What to Wear?
It's difficult to resist the temptation to put cute little shoes on your baby, but they can be an obstruction to growing feet. Shoes that are too restrictive don't allow for normal toe and foot motion.
Stick to nonrestrictive socks (make sure the sock and elastic around the top aren't too tight) and crib shoes -- those soft, flexible leather booties. Save sturdy, adult-like shoes -- such as Mary Janes or loafers -- for special dress-up photos. Even when children are learning to walk, shoes are only necessary for protection from slippery floors, a splintery deck, or the ground outside. Otherwise, let your child walk barefoot or with nonskid booties. This will allow her toes to grip the floor and her feet to balance better.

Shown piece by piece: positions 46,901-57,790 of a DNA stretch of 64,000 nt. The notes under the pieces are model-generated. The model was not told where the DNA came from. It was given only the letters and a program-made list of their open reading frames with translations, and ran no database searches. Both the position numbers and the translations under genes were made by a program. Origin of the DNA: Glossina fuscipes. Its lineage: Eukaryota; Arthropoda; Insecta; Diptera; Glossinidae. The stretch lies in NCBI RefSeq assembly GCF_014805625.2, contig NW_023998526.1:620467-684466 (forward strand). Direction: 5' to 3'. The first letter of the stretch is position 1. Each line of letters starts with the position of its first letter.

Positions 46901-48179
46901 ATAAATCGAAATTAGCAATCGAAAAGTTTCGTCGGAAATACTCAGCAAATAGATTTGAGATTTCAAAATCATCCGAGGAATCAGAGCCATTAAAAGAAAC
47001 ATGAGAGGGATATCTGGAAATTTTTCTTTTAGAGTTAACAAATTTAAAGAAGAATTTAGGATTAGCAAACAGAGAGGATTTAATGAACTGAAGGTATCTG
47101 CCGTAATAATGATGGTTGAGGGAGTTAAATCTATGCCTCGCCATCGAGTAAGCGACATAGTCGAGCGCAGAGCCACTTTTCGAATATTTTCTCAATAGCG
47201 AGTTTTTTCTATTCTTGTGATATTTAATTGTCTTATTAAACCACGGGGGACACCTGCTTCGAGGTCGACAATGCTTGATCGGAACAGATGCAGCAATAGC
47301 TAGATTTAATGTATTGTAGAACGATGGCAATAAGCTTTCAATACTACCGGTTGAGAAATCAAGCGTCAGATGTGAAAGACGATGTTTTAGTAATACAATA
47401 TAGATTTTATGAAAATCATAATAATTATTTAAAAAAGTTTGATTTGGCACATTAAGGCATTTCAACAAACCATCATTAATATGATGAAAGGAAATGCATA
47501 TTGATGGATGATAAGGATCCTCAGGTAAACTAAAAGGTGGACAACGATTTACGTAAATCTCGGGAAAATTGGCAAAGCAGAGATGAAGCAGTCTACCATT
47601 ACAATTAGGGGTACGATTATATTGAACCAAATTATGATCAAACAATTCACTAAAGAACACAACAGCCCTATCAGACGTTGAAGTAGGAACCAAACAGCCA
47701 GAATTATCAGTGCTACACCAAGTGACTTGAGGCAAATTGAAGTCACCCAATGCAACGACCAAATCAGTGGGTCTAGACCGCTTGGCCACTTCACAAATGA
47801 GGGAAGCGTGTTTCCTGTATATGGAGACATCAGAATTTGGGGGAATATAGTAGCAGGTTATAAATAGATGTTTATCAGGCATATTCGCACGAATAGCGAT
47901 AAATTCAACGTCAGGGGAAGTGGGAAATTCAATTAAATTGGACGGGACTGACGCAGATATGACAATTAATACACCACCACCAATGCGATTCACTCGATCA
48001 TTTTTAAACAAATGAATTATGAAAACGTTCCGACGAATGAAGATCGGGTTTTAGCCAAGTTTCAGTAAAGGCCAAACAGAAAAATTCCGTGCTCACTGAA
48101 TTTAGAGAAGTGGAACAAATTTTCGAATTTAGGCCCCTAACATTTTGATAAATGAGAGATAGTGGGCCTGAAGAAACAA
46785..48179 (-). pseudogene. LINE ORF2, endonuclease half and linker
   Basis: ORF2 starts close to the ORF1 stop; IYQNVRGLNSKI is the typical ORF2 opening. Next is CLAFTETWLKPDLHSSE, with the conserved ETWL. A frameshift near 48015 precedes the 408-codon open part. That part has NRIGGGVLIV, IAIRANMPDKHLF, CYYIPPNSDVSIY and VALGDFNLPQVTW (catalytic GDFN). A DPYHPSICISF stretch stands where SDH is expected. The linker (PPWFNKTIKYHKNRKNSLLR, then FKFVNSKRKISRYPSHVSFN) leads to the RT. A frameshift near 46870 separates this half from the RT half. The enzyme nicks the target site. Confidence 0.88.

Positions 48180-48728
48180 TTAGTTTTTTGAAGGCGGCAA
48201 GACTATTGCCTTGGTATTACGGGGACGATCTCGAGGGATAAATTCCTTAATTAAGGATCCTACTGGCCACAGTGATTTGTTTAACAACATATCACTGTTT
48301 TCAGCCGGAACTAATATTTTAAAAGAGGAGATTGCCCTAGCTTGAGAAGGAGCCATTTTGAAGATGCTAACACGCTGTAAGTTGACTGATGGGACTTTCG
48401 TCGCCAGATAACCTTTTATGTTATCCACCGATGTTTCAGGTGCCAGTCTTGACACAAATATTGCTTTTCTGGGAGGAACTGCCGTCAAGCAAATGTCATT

When purchasing shoes for your new walker, again look for ones that are lightweight and flexible, and that bend easily. Make sure that the shape of the shoe is straight; shoe designs sometimes flare in or out at the toe. Your child's shoe size will change every few months in the beginning. Get him properly fitted for width as well as size at a shoe store.
Marlene Reid, DPM, is in private practice in Westmont, Illinois, and the mother of two. Dr. Reid is also president of the American Association for Women Podiatrists.
Originally published in American Baby magazine, August 2004.
All content here, including advice from doctors and other health professionals, should be considered as opinion only. Always seek the direct advice of your own doctor in connection with any questions or issues you may have regarding your own health or the health of others.